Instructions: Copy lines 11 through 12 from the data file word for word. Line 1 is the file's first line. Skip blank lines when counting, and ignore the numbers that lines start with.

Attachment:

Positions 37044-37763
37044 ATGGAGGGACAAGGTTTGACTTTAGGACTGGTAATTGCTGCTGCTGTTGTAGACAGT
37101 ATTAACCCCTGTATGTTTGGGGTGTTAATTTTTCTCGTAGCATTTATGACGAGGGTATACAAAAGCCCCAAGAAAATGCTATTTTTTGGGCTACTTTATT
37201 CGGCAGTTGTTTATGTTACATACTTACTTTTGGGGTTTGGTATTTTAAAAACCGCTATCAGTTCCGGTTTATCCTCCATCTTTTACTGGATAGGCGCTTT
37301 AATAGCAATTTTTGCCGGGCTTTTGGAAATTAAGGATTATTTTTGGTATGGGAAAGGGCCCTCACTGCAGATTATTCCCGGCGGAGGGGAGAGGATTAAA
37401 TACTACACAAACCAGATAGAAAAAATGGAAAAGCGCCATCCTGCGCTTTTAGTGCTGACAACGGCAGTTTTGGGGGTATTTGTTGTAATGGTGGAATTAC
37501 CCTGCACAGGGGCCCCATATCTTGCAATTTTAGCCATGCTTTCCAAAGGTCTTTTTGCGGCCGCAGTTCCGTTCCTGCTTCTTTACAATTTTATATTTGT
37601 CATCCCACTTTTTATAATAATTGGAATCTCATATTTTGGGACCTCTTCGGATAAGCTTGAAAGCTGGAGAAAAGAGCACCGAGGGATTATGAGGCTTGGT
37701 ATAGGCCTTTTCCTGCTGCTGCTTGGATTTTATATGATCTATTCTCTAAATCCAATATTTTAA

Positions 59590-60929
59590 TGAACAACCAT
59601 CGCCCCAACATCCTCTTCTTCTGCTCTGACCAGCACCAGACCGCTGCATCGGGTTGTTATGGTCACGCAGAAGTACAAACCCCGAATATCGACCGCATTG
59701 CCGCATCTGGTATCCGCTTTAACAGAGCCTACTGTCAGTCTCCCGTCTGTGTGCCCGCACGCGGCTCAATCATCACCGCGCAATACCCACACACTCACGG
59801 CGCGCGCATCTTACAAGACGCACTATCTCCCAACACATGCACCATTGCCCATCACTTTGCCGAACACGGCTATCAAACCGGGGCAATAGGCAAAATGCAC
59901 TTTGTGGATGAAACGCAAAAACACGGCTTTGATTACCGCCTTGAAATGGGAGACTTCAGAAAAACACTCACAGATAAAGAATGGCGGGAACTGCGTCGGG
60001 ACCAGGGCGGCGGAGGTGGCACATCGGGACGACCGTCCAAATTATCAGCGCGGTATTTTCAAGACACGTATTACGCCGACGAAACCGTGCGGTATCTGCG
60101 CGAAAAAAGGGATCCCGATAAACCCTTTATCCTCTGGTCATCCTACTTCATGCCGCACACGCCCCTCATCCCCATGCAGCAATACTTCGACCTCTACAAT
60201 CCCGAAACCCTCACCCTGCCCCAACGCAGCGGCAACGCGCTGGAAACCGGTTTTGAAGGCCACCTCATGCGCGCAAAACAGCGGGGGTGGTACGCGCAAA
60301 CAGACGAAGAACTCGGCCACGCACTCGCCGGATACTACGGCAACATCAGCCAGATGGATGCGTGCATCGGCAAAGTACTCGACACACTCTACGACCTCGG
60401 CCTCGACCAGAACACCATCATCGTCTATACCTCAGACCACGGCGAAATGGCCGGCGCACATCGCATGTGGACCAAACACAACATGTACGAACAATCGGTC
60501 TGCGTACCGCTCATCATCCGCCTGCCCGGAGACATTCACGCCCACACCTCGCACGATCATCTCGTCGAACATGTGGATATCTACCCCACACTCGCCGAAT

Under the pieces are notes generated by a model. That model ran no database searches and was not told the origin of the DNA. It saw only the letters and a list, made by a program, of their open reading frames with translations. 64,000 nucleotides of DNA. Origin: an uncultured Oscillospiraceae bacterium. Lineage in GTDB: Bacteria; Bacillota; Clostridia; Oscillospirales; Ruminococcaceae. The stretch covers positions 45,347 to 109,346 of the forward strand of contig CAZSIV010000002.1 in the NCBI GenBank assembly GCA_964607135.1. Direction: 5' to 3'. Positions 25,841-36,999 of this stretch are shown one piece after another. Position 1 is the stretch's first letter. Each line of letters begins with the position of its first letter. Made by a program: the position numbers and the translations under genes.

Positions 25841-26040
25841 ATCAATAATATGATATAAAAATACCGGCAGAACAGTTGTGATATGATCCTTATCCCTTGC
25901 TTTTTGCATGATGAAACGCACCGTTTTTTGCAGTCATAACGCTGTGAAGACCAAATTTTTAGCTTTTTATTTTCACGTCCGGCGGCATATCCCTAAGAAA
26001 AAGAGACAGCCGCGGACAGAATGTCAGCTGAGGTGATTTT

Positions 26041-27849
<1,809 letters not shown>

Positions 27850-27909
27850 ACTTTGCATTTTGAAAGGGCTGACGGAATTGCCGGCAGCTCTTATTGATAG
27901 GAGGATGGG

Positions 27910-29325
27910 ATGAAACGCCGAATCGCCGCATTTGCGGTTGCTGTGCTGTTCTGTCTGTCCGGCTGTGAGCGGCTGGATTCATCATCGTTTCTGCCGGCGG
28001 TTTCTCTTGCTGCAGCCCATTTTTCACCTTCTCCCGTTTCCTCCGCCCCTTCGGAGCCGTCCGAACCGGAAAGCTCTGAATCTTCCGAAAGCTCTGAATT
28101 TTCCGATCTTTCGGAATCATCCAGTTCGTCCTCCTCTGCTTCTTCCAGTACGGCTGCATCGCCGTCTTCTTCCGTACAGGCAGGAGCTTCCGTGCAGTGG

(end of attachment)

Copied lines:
59590 TGAACAACCAT
59601 CGCCCCAACATCCTCTTCTTCTGCTCTGACCAGCACCAGACCGCTGCATCGGGTTGTTATGGTCACGCAGAAGTACAAACCCCGAATATCGACCGCATTG